Some participants highlighted the need to rearrange the sequence of issues and areas presented in the draft so that they are more logical and their links with each other more visible. Some recommended to include opportunities from climate change instead of only focusing on losses and damages. Participants also suggested the NAP process make it possible for relevant sectors and provinces to add the priorities they see as missing from the draft. They also emphasized that the principles that the process should uphold, such as gender equality, poverty reduction, social safeguard, and inclusiveness, are to be reflected throughout the whole text of the draft.

Ms. Nguyen Thi Yen, Climate Change and Disaster Risk Reduction Advisor of CARE in Vietnam. Photo: CCWG

Specifically, a participant suggested setting up an insurance market as an opportunity for Vietnam in increasing its resilience and mobilising private funding both domestically and internationally for climate change adaptation. Ms. Nguyen Thi Yen from CARE International in Vietnam mentioned that the Gender Technical Group, whose members include UNWomen, UNDP, and CARE (with CARE representing CCWG), is giving recommendations on gender integration in the Nationally Determined Contributions and that it is willing to do the same for developing and implemented the NAP.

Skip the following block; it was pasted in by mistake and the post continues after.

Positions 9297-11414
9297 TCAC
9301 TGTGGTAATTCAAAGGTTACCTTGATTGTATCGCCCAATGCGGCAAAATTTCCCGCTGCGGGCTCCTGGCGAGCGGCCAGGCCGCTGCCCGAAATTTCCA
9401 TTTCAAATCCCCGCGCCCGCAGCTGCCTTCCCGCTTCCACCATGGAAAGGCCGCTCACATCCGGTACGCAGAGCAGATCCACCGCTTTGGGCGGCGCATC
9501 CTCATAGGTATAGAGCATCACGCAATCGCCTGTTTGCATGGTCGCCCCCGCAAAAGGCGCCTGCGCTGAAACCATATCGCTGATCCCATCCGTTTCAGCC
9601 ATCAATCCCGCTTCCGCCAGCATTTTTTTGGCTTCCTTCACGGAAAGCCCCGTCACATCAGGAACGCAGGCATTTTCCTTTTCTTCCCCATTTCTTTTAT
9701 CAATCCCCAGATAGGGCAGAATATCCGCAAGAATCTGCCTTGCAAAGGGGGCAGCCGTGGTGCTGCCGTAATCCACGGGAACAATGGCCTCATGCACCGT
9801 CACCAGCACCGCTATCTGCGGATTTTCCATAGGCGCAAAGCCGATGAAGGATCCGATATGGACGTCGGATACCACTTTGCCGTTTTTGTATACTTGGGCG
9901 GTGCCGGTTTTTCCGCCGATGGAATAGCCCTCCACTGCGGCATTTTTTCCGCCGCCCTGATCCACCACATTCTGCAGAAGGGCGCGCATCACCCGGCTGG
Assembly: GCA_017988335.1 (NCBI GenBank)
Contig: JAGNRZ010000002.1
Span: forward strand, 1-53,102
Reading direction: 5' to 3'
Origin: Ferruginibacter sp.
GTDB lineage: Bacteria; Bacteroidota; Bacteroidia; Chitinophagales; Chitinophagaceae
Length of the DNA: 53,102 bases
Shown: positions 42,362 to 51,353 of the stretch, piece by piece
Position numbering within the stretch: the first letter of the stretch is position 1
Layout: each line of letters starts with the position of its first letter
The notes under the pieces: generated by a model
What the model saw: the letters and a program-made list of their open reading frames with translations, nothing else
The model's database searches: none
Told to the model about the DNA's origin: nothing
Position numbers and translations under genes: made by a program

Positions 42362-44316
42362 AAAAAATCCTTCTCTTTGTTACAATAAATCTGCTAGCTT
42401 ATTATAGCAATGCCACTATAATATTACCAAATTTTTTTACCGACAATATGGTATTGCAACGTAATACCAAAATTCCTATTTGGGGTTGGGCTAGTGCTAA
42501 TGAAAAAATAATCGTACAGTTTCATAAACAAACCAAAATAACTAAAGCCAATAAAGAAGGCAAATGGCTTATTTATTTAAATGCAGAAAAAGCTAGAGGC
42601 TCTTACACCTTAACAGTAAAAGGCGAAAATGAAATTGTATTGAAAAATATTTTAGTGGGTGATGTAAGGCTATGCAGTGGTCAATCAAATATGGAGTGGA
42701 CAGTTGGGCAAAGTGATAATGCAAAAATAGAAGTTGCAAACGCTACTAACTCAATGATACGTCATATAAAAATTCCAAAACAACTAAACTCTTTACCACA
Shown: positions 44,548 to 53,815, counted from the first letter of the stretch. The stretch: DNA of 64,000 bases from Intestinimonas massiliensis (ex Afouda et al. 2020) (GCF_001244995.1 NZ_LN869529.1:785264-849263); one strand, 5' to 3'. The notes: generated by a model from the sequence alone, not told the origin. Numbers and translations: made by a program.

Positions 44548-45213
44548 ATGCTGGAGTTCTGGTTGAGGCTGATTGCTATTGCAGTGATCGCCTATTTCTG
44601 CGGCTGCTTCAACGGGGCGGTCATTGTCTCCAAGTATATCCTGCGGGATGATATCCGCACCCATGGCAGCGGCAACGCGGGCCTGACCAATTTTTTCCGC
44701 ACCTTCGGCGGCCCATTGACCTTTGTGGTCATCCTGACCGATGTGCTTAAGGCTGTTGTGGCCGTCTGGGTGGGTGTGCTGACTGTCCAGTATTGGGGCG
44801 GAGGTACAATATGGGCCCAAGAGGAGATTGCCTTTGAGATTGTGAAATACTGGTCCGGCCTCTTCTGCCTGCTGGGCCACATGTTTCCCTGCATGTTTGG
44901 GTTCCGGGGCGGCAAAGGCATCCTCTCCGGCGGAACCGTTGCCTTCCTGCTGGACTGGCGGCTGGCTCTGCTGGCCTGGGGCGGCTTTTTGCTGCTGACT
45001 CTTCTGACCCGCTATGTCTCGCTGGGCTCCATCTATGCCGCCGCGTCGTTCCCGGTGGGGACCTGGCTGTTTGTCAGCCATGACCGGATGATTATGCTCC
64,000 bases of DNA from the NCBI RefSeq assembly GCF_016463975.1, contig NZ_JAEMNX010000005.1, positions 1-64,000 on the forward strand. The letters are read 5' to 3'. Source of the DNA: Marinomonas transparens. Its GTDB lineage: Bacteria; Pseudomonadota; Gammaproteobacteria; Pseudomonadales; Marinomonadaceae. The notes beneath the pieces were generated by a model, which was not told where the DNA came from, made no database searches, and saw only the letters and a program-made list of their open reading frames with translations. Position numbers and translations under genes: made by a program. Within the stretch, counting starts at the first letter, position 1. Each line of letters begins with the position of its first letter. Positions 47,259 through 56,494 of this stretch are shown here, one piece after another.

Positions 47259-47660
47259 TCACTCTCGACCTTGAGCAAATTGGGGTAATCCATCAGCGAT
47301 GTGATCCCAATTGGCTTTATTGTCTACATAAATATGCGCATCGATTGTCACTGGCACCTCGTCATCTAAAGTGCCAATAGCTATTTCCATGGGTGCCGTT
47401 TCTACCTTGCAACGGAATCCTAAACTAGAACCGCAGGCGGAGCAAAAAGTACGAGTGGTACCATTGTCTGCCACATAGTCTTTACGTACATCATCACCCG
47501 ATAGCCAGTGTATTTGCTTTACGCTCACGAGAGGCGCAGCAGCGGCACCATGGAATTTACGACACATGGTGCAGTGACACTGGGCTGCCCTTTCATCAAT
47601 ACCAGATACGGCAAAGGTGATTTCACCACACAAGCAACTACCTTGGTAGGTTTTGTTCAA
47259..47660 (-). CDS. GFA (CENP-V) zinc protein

Furthermore, participants proposed to add an approach in building the NAP, which is to mobilise community capabilities and increase community adaptation capacity instead of only focusing on the roles of ministries and other public authorities.

Several participants showed interest in how to develop a NAP that ensures coordination and linkages among all sectors and ministries. From the Sustainable Rural Development (SRD) center, Mr. Vu Cong Lan proposed that the draft include the role of the Ministry of Labour, the Invalid, and Social Affairs because, as a consequence of climate change, Vietnam will face an enormous task of migrating a part of its population domestically, which requires the role of this Ministry. To this point, the chairpersons informed that the draft will have a separate section on organising the implementation, which will clarify which ministries will lead on specific tasks as well as budget allocation. In addition, the role of non-governmental organisations and the private sector will also be part of this section.